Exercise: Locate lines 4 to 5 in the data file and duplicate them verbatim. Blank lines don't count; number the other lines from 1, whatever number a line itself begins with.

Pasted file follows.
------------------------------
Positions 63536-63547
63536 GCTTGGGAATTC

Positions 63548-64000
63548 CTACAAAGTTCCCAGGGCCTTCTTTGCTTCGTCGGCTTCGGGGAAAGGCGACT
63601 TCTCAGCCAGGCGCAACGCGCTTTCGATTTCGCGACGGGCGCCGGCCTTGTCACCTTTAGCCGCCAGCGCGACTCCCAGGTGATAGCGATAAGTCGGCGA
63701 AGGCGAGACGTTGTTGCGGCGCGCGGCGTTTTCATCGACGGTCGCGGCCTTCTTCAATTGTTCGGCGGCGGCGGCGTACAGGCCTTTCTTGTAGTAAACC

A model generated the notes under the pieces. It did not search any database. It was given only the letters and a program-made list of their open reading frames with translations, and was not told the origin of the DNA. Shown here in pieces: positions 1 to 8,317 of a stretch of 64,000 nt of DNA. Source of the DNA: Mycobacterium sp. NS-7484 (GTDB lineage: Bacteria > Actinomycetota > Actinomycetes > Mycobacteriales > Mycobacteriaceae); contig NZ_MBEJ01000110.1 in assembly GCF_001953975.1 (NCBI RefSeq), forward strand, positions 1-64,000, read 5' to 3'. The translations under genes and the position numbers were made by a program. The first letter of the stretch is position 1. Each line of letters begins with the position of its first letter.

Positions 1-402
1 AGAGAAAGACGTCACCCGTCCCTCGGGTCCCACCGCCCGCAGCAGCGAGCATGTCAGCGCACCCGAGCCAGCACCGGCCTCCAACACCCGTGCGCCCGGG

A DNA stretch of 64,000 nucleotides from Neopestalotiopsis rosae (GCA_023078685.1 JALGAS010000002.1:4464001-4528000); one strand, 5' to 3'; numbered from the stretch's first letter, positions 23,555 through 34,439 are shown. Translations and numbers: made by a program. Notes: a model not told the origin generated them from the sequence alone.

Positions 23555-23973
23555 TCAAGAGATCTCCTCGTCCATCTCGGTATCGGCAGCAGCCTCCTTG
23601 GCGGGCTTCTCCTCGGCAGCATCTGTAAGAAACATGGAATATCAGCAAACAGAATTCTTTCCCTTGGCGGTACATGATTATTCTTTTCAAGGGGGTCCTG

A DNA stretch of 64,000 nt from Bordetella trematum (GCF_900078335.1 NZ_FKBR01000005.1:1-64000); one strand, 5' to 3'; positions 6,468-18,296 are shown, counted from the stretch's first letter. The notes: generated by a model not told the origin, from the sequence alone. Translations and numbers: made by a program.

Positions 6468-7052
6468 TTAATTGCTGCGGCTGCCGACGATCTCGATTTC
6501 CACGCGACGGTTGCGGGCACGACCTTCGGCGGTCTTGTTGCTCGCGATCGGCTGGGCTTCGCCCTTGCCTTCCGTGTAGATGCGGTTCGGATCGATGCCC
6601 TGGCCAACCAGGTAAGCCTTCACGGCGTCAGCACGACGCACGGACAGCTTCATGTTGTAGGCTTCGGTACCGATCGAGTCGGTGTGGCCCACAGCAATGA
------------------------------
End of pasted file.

63548 CTACAAAGTTCCCAGGGCCTTCTTTGCTTCGTCGGCTTCGGGGAAAGGCGACT
63601 TCTCAGCCAGGCGCAACGCGCTTTCGATTTCGCGACGGGCGCCGGCCTTGTCACCTTTAGCCGCCAGCGCGACTCCCAGGTGATAGCGATAAGTCGGCGA